Person Centred/Humanistic Theory

The Idea in a Nutshell

Our worth and value comes from being human, and not from who we are, what we do or what we own.

The idea in summary

By accepting people as they are, in all the complexity and messiness of human experience, and by consistently and actively demonstrating this acceptance through your behaviour, you create the conditions necessary for people to become the person they have always had the capacity to become. Above all else person-centred theory is a values led approach to working with people.

The idea in more depth

The person centred theory (sometimes known as the Humanistic Theory) states that human nature is essentially good. It believes that when people are accepted for who they are and are valued as a unique individual in their own right they will naturally seek to be the best they can be and will respect, love and value others.

Although this is the natural state of humanity in reality most people face conditional love when they grow up. Parents, carers, friends, family, peers and neighbours give us the message that in order to be accepted and be loved we must be something other than what we are. As a result of this we come to believe that we are not good enough. We then begin to put on an act; to present an acceptable face to the world in order to be loved and accepted. This however creates feelings of anxiety, inferiority and a lack of authenticity and integrity. The self literally “dis-integrates” as we present false selves to the world, and even to ourselves. Instead of having a core sense of our value and worth as an individual we judge ourselves in terms of how we perform on many different scales. The sense of integration, of being a person in our own right, is lost as we try and earn respect from others.

But person centred theory also notes that not only do we lose a sense of our own uniqueness and worth, but we also see others as less than fully human. Instead of being able to fully relate to others as a genuine meeting of equals we seek to judge relationships in terms of what people can do for us, or in terms of who is superior and who is inferior. So not only are we as individuals “dis-integrated” but we are also separated from integrated human encounters with others by the roles we play and the roles we ascribe to others.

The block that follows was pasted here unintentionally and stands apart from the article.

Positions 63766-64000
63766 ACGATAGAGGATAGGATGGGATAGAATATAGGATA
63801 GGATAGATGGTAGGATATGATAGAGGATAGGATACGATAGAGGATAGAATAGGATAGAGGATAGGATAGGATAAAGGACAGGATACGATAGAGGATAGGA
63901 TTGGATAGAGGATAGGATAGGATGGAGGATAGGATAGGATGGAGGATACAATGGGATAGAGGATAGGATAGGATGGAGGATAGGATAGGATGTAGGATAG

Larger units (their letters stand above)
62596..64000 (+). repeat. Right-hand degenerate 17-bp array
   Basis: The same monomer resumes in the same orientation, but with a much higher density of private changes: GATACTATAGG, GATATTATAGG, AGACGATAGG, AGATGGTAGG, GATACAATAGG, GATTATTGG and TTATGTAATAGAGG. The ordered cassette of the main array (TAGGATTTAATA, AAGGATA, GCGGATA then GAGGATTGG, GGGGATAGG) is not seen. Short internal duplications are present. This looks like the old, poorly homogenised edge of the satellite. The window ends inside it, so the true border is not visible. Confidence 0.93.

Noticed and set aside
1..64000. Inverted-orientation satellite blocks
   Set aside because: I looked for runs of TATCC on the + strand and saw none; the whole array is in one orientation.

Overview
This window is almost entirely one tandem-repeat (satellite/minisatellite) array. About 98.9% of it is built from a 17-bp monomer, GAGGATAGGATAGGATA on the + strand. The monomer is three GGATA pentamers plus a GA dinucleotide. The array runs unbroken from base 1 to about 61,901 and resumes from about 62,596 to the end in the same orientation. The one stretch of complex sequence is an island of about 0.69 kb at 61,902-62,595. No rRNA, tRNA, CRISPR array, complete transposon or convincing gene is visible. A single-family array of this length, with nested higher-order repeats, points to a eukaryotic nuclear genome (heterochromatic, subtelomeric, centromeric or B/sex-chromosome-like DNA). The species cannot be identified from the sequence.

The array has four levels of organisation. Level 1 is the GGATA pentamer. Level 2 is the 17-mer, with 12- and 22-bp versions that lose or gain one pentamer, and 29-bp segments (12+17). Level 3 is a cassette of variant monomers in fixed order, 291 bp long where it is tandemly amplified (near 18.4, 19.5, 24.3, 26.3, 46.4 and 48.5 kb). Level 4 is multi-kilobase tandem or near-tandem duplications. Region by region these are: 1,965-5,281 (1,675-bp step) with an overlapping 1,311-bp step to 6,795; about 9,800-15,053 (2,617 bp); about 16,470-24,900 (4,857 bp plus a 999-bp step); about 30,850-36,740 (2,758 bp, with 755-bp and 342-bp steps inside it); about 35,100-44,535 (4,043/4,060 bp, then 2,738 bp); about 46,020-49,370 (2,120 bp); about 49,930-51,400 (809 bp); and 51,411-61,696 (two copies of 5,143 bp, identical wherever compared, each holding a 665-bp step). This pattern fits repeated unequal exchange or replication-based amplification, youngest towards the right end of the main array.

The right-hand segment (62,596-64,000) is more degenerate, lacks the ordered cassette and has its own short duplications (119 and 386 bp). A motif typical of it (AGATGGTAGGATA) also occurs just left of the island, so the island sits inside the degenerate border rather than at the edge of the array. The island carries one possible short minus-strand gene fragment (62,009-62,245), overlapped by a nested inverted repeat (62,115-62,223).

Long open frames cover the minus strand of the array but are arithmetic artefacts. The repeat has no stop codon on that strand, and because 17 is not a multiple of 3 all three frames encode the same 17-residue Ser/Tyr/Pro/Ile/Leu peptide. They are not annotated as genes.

One of the key ways in which we can see this “dis-integration” is by our tendency to see others as defined by their behaviour. When someone bullies another person we call them “a bully”. When someone lets people take advantage of them we call them “a doormat.” In both cases we identify the person with their behaviour. Person Centred theory explicitly rejects this idea. A person who kills another person is not a murderer, they are a person who has committed murder. A person who has sexually abused a child is a person who has abused a child, and not an abuser.

The same goes for any single aspect of our experience as a human. A person diagnosed with schizophrenia is not “a schizophrenic.” When we called some a dyslexic or a quadriplegic we are defining the person based on one part of their total experience as a human being. Once a person is labelled by their disorder something of their unique value and worth as a human being is lost.

When it comes to using this theory in practice Carl Roger (the main name associated with the birth of this model) suggested that there were six conditions required for this model to bring about change.

• Psychological contact between worker and service user

• The service user to be in a state of incongruence (experienced as a sense of anxiety or distress)

• The worker congruent or integrated in the relationship.

• The worker has unconditional positive regard for the service user.

• The worker has an empathic understanding of the service's way of making sense of the world.

• The worker achieves some degree of success in communicating their empathic understanding and unconditional positive regard to the service user. (Rogers, 1957)

Rogers argued that if a worker was able to be congruent (true to themselves and their core values) and could make psychological contact with a service user in distress; if they were able to fully value the service user as a person in their own right; if they could connect with the service user well enough to see life from the service user’s point view; and if they were able to communicate both the fact that they value the service user and can see things from their point of view then that alone will be enough to bring about positive change.

In practice Person Centred theory is applied in its purest form in non-directive person centred counselling. Here the worker seeks to listen with acceptance to whatever the person brings. The worker seeks not to challenge or change anything about the person or how they see the world, but only to empathetically understand the person’s view of the world. Key to this is the belief that by doing this the innate, natural drive to fully express all that is best in us will be set free by being accepted and understood by another human being.

The reality of social work practice is that social workers rarely have the time or the responsibility to offer person centred counselling. Social workers use the person centred approach in a more general way, as an underpinning principle rather than in its purest form.


Part Two